Parents with a social network of emotionally supportive friends, family, and neighbors often find that it is easier to care for their children and themselves than those who do not have such a network. Most parents need people they can call on once in a while when they need a sympathetic listener, advice, or concrete support. Research has shown that parents who are isolated and have few social connections are at higher risk for maltreating their children.
Annie E. Casey Foundation
Focuses on the premise that families do better when they live in communities that help them to succeed. This website provides information on theory, relevant websites, results, and reading materials.
Parent Cafés: Creating Conversation, Community and Positive Outcomes
Bainum Family Foundation
Describes the use of Parent Cafés, in which parents hold small-group discussions about how they can strengthen their families.
The Role of Social Networks Among Low-Income Fathers: Findings From the PACT Evaluation (PDF - 451 KB)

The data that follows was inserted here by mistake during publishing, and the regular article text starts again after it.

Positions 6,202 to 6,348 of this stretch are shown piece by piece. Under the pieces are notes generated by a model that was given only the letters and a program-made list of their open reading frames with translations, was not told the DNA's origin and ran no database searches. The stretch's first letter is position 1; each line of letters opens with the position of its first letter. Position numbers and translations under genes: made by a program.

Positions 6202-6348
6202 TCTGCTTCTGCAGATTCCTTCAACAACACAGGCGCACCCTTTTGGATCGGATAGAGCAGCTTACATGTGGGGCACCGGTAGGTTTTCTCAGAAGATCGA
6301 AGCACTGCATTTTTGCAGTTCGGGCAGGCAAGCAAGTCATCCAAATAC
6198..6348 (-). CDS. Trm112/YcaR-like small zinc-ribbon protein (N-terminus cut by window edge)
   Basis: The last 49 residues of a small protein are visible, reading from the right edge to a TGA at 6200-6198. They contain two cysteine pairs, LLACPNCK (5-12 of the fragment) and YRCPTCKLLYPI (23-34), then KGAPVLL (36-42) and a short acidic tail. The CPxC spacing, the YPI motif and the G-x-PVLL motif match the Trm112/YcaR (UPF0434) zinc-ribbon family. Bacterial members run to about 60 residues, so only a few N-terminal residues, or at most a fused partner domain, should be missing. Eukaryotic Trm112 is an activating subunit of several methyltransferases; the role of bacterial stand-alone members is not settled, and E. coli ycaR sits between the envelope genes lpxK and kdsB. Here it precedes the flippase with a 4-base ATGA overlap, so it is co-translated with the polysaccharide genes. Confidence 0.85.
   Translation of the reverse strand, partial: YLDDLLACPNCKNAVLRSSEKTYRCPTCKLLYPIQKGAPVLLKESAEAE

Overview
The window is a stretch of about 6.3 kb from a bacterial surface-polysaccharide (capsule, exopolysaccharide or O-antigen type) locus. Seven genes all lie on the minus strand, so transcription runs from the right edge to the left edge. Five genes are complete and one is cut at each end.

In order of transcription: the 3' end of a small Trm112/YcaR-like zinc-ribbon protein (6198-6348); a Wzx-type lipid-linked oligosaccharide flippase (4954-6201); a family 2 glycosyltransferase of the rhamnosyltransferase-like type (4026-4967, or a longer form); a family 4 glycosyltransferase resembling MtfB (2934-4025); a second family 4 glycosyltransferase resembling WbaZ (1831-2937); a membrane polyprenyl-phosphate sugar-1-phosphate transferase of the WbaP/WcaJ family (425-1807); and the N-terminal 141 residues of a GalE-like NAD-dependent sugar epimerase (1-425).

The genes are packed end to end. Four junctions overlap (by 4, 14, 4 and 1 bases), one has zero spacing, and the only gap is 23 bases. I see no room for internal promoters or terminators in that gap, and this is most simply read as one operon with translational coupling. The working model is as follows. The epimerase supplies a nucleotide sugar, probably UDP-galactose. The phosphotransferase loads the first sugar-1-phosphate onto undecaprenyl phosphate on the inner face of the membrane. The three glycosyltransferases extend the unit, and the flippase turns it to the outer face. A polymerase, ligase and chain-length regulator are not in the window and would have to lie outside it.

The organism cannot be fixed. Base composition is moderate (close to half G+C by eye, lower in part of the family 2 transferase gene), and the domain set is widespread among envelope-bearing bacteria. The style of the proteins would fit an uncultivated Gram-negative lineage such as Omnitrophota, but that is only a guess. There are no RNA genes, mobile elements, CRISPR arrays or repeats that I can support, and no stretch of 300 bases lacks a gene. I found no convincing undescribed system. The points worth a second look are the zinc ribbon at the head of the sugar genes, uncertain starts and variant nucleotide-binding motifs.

Valdovinos D'Angelo, Knas, Holcomb, & Edin (2016)
Mathematica Policy Research
Describes findings from the second round of the qualitative study of the Parents and Children Together evaluation, which measures the impacts and implementation of four Responsible Fatherhood programs.
Social Connections and Self-Care
North Carolina Division of Social Services & Family and Children’s Resource Program (2015)
Fostering Perspectives, 19(2)
Highlights the importance of social connections and self-care for resource parents and provides a list of foster parent associations and support groups in North Carolina.
What Makes Your Family Strong?
Great Start Collaborative
Describes actionable steps to help families build protective factors.